Foxconn EVs aim to compete with Tesla with autonomous driving technology

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TOKYO – Foxconn’s electric vehicle platform will feature driver assistance technology similar to that used by Tesla and Nissan Motor when they launched this year, with plans for greater levels of autonomous capabilities in 2022, says a Japanese tech manager who involved in the project said Nikkei Asia.

The plans underscore how Foxconn, best known as a manufacturer of consumer electronics, wants to challenge established car manufacturers with its MIH project “Open Platform for Electric Vehicles”, which aims to produce a “kit” including software and hardware for the new electric vehicle manufacturers can help to scale up quickly.

Shinpei Kato, founder and chief technology officer of the Japanese start-up Tier IV for autonomous driving, which is part of the Foxconn project and leads its software for autonomous driving, said in an interview that the EV kit released in October, so-called Level 2 Advanced Driver Assistance Systems (ADAS) will provide. This level enables automated steering, braking and acceleration when cruising and changing lanes to support the driver.

Level 4 autonomous driving – defined as no human intervention under limited conditions – should be incorporated into the next version of the kit planned for 2022, Kato added. Then Tier IV’s own open source operating system for driverless cars called Autoware will be ready, he said.

“MIH will begin bringing the already commercialized system to market so that it can be sold immediately without legal issues,” said Kato, referring to the still developing legal framework in various countries that is required to ensure level 4 safety for autonomous driving to guarantee. “But like Tesla, computer [for the first EV Kit] should allow the system to be scaled up to level 4, “added Kato.

A taxi equipped with autonomous driving software is preparing a test drive in Tokyo for Japan’s Tier IV-guided development. (Courtesy photo of Stage IV)

Cadillac’s Super Cruise and Nissan’s ProPilot 2.0 are examples of ADAS technologies, both of which enable hands-free driving – with the car automatically following the vehicle in front – while the driver has to be careful. These conventional driver assistance systems often lack scalability because they are developed as independent systems and cannot connect additional sensors for advanced functions later, says Kato.

Foxconn’s MIH project includes nearly 1,700 partners and aims to lower the entry barriers to the electric vehicle market and reduce the time and resources required to develop and manufacture electric cars. The companies involved include the mobile chip developers Arm Holdings and Qualcomm, MediaTek, Amazons AWS, Microsoft, Texas Instruments and the leading battery provider Contemporary Amperex Technology.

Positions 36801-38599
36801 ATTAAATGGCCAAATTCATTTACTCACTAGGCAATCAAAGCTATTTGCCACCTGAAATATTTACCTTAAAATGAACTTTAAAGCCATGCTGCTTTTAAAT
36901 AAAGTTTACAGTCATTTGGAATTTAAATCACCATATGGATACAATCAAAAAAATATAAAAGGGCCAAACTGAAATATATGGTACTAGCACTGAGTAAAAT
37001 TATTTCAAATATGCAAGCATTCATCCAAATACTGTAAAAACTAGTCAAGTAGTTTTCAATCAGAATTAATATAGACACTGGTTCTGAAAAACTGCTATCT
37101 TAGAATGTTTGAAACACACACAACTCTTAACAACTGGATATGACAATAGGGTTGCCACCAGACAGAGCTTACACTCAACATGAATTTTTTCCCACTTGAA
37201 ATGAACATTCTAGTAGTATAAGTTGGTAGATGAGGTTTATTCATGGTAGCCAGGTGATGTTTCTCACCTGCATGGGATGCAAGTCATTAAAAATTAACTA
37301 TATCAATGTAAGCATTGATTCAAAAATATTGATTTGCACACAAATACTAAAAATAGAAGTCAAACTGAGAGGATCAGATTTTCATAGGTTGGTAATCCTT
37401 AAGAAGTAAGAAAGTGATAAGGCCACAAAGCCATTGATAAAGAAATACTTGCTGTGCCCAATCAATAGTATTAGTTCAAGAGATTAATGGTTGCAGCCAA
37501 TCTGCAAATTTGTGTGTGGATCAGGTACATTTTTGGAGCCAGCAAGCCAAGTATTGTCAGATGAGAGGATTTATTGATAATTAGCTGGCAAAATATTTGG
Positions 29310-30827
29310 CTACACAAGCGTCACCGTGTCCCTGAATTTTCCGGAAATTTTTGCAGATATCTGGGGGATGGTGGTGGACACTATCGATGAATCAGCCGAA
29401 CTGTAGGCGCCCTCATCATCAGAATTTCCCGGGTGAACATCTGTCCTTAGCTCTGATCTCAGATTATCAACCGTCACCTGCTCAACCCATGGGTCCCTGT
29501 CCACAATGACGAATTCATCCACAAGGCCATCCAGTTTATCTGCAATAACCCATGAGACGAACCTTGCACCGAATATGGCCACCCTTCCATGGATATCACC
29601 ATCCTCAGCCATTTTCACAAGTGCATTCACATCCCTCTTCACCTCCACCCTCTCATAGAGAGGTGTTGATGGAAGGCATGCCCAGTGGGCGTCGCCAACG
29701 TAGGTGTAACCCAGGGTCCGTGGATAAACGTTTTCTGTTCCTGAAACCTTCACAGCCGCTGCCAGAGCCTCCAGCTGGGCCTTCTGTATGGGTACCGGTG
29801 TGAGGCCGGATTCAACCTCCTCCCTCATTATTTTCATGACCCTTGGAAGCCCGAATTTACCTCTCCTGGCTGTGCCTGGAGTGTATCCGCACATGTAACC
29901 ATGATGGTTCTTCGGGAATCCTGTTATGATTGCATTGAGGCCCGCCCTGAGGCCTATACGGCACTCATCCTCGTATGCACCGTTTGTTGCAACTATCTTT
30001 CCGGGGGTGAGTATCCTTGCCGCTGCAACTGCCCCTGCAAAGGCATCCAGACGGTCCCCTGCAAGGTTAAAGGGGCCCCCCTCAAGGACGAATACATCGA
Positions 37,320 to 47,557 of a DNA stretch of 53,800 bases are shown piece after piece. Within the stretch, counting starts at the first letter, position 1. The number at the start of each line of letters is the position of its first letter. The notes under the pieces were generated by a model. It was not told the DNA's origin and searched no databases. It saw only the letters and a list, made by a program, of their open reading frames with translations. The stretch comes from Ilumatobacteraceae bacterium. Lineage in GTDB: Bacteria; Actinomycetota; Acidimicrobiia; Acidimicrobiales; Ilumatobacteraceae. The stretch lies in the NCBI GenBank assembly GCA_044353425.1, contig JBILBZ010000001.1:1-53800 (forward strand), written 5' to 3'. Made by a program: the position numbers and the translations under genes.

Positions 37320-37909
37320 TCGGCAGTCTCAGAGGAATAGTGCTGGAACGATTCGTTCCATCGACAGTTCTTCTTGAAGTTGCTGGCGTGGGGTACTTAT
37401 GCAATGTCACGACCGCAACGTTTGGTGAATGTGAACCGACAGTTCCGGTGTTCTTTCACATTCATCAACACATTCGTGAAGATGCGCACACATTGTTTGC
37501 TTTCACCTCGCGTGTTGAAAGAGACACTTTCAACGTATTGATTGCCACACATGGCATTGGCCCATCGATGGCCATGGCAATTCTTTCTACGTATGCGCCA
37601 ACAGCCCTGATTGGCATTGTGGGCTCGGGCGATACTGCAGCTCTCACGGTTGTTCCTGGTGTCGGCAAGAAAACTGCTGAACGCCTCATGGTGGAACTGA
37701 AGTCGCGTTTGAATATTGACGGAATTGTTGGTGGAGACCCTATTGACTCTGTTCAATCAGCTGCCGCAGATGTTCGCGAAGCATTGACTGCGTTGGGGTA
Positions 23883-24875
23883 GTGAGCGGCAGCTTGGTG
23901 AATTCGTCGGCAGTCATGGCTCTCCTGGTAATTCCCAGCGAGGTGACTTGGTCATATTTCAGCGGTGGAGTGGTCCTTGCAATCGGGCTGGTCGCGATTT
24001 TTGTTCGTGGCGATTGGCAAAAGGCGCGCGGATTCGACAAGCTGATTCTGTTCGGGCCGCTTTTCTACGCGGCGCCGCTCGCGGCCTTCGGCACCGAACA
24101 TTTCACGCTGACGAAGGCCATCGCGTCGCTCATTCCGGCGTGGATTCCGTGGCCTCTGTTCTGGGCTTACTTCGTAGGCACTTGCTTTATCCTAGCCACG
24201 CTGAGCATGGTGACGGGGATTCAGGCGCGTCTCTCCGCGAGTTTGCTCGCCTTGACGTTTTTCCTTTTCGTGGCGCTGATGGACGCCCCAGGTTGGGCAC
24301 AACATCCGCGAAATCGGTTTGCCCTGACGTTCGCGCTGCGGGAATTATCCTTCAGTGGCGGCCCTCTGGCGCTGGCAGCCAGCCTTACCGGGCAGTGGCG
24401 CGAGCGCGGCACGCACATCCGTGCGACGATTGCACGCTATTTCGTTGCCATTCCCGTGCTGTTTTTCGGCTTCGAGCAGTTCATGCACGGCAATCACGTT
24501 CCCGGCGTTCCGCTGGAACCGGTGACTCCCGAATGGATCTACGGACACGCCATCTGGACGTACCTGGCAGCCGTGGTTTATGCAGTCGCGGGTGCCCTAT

Foxconn said in a December press release that Tier IV and other MIH alliance partners would “provide level 4 and higher autonomous driving technology.” Tier IV is responsible for “defining the functional requirements of software applications,” Foxconn said in the press release.

When asked for comment, Nikkei Asia said that “due to commercial sensitivity, we will not provide specific details about these projects until they are ready for publication.”

Foxconn will hold its second members’ meeting on Friday after the first in March, as MIH prepares to officially be established as a separate operation from next month, independent of the world’s largest iPhone assembler.

Tier IV, backed by Japanese insurer Sompo Holdings, is known to power the Toyota Motor e-pallet vehicle that will be used in the Olympic Village during the Tokyo 2020 Games with self-driving technology.

Kato said offering an EV package through MIH would allow various EV parts to be integrated into Tier IV-owned auto goods, potentially expanding its customer base. To date, only the largest automakers have had the hardware and software design skills to interact with the Autoware system.

“It makes a lot of sense that the MIH positions [itself] in the middle, by merging hardware and software to create a set of standards, “he explained the reasons for joining Tier IV.

Foxconn, formerly known as Hon Hai Precision Industry, relies on the EV business as a new growth driver and aims to capture a 10% share of the global EV market between 2025 and 2027.

The company announced in May a joint venture with Stellantis, the fourth largest auto company in the world that owns brands like Alfa Romeo and Fiat, to develop software. Foxconn also set up a joint venture with Yulon Motor, Taiwan’s second largest automaker, to develop electric cars in February last year. The company also announced agreements with Chinese electric car maker Byton, Chinese car maker Zhejiang Geely Holding Group and American electric car startup Fisker.

Japanese automakers have focused much of their efforts on developing fuel-efficient, low-emission gasoline engines and hybrid vehicles instead of electric vehicles. When asked if MIH is approaching Japanese automakers, Kato said that was not on the minds of MIH executives as they believe the automakers will of course be interested in the project.

“Japanese automakers are on the fence right now,” he said. “But MIH believes that these automakers will come to the project spontaneously as it progresses.”

Additional coverage from Lauly Li in Taipei



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